Happy Birthday to Me: Lessons I Learned in my 30’s

Happy Birthday to Me: Lessons I Learned in my 30’s

Six Lit Birthday Candles

So, this is 40 and I could not be happier.  This time last year I feared turning 39, the age that would make me older than my mom at her passing. Subsequently, my dear husband and loved ones surprised me with a fantastic party.  Friends from all over sent well wishes and precious gifts with kindness.

I still have those days of guilt, like why did I get to live when my mom didn’t? Then, I feel extra guilty because that thought it is not fair to my girls. When I got hit with the tests that revealed that I needed a hysterectomy fast, I got very scared. I became wrapped up in getting my household ready while I was in great pain. I avoided my emotional pain through distractions that included making sure my husband knew our youngest’ therapy schedule, amongst other details.

Reflection

When I woke up in ICU after the surgery, I was filled with exhilaration. My giddiness made the staff think they gave me too much morphine.  At that time I did not know if my journey to good health would be on hold, or be okay. Some days it feels like I have lived 1000 lifetimes. If only I could go back to my 20s to teach myself then what I know now. But, would I have really been the same person today if I did?

Housekeeping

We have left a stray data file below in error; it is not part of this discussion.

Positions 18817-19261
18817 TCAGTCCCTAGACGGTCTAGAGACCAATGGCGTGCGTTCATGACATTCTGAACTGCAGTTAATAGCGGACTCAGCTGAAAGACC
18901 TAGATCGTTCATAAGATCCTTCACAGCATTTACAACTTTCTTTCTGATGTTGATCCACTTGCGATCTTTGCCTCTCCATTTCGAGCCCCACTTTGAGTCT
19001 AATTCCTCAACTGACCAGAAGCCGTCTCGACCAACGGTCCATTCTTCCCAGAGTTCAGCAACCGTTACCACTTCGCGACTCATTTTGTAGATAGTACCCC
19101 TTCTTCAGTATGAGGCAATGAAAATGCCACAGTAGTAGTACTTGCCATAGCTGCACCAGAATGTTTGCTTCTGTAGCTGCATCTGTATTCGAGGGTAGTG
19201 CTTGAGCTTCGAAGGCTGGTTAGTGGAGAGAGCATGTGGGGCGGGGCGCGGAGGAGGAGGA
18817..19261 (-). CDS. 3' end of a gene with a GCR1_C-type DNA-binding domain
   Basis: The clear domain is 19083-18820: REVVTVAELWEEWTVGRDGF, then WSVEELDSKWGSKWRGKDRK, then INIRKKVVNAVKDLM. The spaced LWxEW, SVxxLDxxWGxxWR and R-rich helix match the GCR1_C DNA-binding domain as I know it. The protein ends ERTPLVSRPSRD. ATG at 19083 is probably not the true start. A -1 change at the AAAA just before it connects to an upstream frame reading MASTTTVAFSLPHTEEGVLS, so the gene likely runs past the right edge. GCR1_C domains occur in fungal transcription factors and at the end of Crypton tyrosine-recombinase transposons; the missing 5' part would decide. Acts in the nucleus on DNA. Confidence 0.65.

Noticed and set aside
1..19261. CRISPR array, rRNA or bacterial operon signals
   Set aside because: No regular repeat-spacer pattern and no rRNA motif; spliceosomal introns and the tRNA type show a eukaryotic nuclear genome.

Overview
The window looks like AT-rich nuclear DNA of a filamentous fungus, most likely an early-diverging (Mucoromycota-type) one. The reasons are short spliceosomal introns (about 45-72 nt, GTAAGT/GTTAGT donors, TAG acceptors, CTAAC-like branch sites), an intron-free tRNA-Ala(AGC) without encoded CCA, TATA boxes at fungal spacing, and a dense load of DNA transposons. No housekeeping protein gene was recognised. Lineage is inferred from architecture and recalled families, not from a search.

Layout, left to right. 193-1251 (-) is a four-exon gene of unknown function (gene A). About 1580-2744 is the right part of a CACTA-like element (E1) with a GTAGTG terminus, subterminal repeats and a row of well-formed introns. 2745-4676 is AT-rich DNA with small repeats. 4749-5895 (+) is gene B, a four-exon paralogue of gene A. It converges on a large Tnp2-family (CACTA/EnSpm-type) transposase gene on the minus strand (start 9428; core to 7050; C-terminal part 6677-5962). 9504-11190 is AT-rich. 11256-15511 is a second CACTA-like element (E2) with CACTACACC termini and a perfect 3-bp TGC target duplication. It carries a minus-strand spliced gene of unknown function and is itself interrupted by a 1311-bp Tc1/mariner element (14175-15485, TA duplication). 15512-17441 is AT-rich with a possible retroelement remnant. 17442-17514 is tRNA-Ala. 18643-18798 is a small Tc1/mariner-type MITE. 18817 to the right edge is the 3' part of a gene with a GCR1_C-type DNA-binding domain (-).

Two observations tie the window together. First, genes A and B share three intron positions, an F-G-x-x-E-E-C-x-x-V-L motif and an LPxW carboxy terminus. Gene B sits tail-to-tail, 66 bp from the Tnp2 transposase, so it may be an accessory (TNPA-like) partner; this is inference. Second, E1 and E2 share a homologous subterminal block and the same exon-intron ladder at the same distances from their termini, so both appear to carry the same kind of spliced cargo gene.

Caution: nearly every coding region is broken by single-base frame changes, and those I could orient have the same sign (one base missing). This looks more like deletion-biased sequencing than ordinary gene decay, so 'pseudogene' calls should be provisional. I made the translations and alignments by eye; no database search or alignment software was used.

The biggest lesson I have learned in my 30’s is to rid my world of the toxic people and the Negative Nellies. I used to sweat when people would not ‘like’ me, or I would try lame attempts to be their friend. What I did not rationalize is why would I want them as friends? “Mean Girls” became Mean Moms. Life is too short to not surround myself with loved ones who see me in the good, and especially important the bad times.

Could Have/Should Have

I used to think that if I knew that I was going to be a new mom in my 30s I would have done things differently. I would have traveled more, saved more money and tried another shot at a career.  If I went through the other door, would I still of had my girls?

Do What I Love Now.

Doing what I love is the sanest and simplest way to be the best me. I began writing when my oldest was just a baby. In between naps, diapers and tantrums, writing became my vice. It did not matter if I was sleep deprived, I felt my creative self being fed constantly.  Writing has evolved to a part-time career that I can do from home.

The last lesson I learned this decade was to trust my instincts.  In my 20’s, I did not listen to my inner voice enough. This decade, I began to fine-tune my gut instinct enough to rely on it. When I steer from it, a roadblock appears. Go figure.